Alex Clark is a literary journalist and broadcaster who writes for The Guardian and The Observer. She makes regular appearances on BBC Radio 4, chairs numerous literary events and is an experienced judge of literary awards.
Shylock is My Name
Written with Howard Jacobson’s customary originality, energy and wit, Shylock is My Name is the Man Booker Prize-winner’s profound and provocative re-telling of The Merchant of Venice in a contemporary setting. Howard Jacobson talks to the Guardian’s Alex Clark about his interpretation of Shylock’s story, asking what it means to be a father, a Jew and a merciful human being in the modern world. We are delighted that ...
Howard Jacobson On The Writing Of Howard Jacobson
Howard Jacobson writes with his customary thunder, passion and peerless wit in his latest collection of journalism, The Dog’s Last Work (and other Pieces). As eloquent in person as he is on the page, the incomparable Jacobson is in conversation with Alex Clark.
Viv Groskop in her luminous The Anna Karenina Fix, finds the answers to life’s burning questions in the great Russian novels. Not sure what to do with your love life? Turn to Tolstoy. Suffering from unrequited love? Turgenev can help. Are you socially awkward? Chekhov has the answers. Laura Freeman reveals how reading saved her life as she battled with anorexia, learning to embrace life once more through literature. Book by book and meal by meal, Laura acquired an entire library of reasons ...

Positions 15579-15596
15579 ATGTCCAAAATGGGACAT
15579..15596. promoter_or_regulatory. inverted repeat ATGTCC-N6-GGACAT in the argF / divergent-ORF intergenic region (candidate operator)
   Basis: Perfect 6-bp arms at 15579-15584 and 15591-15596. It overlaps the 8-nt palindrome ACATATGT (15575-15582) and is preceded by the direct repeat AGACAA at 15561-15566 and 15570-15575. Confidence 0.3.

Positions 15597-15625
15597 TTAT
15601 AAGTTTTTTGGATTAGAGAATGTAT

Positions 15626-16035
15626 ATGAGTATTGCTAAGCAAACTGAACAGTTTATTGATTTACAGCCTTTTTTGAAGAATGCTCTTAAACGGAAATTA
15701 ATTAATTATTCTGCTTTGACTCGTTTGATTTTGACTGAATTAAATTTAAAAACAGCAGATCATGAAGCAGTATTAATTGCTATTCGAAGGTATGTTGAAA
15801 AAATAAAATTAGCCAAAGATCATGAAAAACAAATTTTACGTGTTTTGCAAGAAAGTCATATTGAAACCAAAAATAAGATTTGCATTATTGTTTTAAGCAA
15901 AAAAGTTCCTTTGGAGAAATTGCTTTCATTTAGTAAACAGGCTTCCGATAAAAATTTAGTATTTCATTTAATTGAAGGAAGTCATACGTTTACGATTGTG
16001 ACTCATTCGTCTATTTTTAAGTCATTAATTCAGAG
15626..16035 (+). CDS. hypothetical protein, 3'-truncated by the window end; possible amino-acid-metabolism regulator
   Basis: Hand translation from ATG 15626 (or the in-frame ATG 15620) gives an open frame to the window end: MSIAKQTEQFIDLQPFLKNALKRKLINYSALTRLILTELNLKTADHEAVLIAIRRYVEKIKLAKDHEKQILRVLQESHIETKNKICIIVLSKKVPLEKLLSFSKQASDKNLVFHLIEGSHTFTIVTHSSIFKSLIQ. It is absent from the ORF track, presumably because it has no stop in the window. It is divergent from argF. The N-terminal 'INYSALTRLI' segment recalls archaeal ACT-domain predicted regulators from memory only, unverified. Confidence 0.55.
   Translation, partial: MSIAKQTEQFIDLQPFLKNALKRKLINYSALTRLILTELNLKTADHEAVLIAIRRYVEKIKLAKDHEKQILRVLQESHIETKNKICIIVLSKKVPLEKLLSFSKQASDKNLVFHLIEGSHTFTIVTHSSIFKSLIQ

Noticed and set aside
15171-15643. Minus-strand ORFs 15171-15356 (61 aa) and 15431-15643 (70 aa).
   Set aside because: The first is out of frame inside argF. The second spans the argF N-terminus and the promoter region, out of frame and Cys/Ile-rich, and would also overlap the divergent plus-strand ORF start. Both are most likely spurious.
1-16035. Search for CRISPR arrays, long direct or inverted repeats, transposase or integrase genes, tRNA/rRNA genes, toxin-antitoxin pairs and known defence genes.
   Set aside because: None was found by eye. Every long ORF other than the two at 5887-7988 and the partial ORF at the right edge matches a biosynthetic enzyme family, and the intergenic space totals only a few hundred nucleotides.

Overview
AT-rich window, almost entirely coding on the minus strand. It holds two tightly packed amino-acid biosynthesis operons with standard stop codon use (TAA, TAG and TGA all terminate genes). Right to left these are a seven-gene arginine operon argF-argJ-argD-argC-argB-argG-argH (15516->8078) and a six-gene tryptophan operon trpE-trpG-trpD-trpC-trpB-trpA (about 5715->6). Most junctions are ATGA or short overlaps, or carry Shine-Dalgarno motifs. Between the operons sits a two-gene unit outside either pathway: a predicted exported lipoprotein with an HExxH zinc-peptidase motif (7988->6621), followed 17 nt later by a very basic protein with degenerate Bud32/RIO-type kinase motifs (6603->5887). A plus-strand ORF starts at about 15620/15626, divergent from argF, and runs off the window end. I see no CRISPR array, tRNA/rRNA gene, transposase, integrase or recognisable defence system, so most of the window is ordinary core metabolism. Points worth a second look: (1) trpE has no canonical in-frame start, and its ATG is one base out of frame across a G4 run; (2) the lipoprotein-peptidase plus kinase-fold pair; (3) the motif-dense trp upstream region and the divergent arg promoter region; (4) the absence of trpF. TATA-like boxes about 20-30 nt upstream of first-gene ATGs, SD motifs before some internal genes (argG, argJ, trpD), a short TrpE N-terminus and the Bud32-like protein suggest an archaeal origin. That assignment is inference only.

The Play’s The Thing
These three towering Shakespeareans who have taught, written about, directed and performed the greatest dramatist of all times, engage in a witty and illuminating exchange about why the pre-eminent playwright and poet is studied, interpreted and translated the world over, providing inspiration for new operas, films, plays, novels, and other works of art.
Voices on the Page
Critically-acclaimed memoirist and author Alba Arikha joins poet and translator Yvonne Green in an exploration of how the literary voice represents the multiplicity of the Jewish experience. They tackle identity, nationhood, family and literary form in a wide-ranging discussion of the voices, people and ideas that are represented in their work.
A Weekend in New York
Paul Essinger, a tennis professional in his 30s, is about to play his final US Open. The bookies give him 1,200-1 odds on winning the title. Anxiety-ridden, comically unaware and boiling with tension, each member of the Essinger family — Paul included — is painfully trying to unpick an idea of themselves from the tableau of upper-middle-class life they present. Reflecting on their German-Jewish ancestry, Essinger senior ruefully ascribes their good fortune to ‘immigrants’ luc...